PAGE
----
But this drink was inspired by my underwater toil over the weekend—drudgery at sea.  I prefer to simply call it a Boat Bottom.  Try ordering one next time you can go to your favorite watering hole.  My bet is that you will stump the bartender.

To Build A Reef

photo-Lorenzo Mittiga

An aquatic island note…

I was ready to get back in the game and volunteer again.  That is one of the many nice benefits about not having to work anymore.  I finally have the time to contribute to a good cause and maybe make a bit of a difference.  This time I chose the Reef Renewal Foundation Bonaire.  Their mission is to protect and restore the reefs of the island by using innovative techniques to propagate corals.  

Why is this important?  There are a number of reasons.  Coral reefs make up a mere 1% of ocean environments but supply habitat for 25% of marine life.  Check out any healthy reef and you will find it teaming with fish.  Worldwide, reefs support over 4000 fish species and offer homes to 80,000+ species of sea life.  Bottom line- reefs are integrally important for the stability of ocean ecosystems.

But before I could begin, the Reef Renewal Foundation requires that volunteers take a 2-day dive course that mixes above-water lectures and demonstrations with underwater work.  I chose to do my course at Wanna Dive, one of the smaller dive shops on Bonaire but one that always does a top- notch job with a friendly staff.  My instructor, Linda, explained a number of things about corals, some of which I was unaware.  Corals are living animals, not plants, that are made up of polyps, soft-bodied organisms which secrete calcium carbonate to form a hard, protective limestone skeleton base.  They have a symbiotic relationship with algae where the corals offer shelter and compounds needed for photosynthesis. In return, the algae produce oxygen and sugar for the polyps.  It’s the ultimate underwater “you scratch my back, I’ll scratch yours” scenario.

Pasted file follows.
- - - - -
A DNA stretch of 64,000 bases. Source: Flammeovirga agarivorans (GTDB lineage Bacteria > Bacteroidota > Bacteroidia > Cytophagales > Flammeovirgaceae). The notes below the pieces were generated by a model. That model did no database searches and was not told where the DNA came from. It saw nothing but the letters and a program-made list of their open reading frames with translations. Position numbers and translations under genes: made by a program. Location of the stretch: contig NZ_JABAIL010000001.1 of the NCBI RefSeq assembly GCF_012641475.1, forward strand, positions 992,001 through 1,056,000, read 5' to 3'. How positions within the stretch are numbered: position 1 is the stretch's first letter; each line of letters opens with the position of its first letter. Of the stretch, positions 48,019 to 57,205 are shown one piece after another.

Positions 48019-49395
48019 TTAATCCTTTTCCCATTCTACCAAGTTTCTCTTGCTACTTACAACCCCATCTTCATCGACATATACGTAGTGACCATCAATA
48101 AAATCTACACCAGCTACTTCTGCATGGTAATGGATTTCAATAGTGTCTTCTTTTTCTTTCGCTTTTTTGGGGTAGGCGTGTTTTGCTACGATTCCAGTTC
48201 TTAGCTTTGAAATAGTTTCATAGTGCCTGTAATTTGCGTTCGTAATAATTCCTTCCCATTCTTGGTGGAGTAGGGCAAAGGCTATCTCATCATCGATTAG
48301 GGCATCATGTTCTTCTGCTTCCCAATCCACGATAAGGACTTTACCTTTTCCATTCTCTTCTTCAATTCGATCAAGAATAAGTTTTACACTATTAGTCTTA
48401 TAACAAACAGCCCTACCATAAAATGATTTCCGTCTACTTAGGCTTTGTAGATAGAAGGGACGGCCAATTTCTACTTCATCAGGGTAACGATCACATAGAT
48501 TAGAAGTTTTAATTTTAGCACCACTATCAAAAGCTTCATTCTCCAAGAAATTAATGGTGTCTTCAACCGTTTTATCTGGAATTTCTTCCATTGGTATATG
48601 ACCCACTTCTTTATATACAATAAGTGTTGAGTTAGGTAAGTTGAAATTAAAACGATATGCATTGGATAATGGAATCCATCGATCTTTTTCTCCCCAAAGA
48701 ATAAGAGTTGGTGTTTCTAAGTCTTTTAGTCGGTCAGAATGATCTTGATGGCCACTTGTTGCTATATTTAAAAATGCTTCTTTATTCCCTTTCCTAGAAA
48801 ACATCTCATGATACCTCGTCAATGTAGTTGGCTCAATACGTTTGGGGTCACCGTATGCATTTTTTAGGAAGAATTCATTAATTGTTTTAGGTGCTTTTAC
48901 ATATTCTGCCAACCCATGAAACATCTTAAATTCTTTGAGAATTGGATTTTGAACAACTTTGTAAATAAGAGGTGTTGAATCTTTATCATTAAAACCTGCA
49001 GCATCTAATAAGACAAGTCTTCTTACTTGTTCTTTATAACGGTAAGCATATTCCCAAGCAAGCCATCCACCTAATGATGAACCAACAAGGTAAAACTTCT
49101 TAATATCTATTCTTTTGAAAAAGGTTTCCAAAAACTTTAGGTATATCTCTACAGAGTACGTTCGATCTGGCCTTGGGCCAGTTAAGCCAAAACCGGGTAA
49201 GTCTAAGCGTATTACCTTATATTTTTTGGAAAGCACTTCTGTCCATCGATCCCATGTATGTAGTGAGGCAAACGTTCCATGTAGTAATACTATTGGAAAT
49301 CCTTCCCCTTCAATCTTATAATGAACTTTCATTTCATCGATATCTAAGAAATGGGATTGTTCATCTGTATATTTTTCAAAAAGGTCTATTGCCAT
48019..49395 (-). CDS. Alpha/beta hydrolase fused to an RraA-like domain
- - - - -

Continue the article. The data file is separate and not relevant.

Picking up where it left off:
the nursery ‘tree’

Linda led me 20-feet under to a ‘nursery’, a set of four PVC plastic ‘trees’ with fragments of elkhorn and staghorn corals hanging from the branches.  These two coral types were chosen since they are fast growing, offer great habitat for reef fish and are considered an endangered species in need of protection.  The first task was to clean the tree of excessive algae growth, remove invasive fire coral crusting on the plastic and inspect the corals for predators such as snails.  I was also instructed on how to prune the larger pieces of coral growing on the trees.  We clipped off small bits with pliers and let them float down to the sand.  Then we looped fishing line around the corals and hung them back on the tree branches that had space.  These smaller pieces then begin their growth and the cycle repeats. 

Out-planting elkhorn coral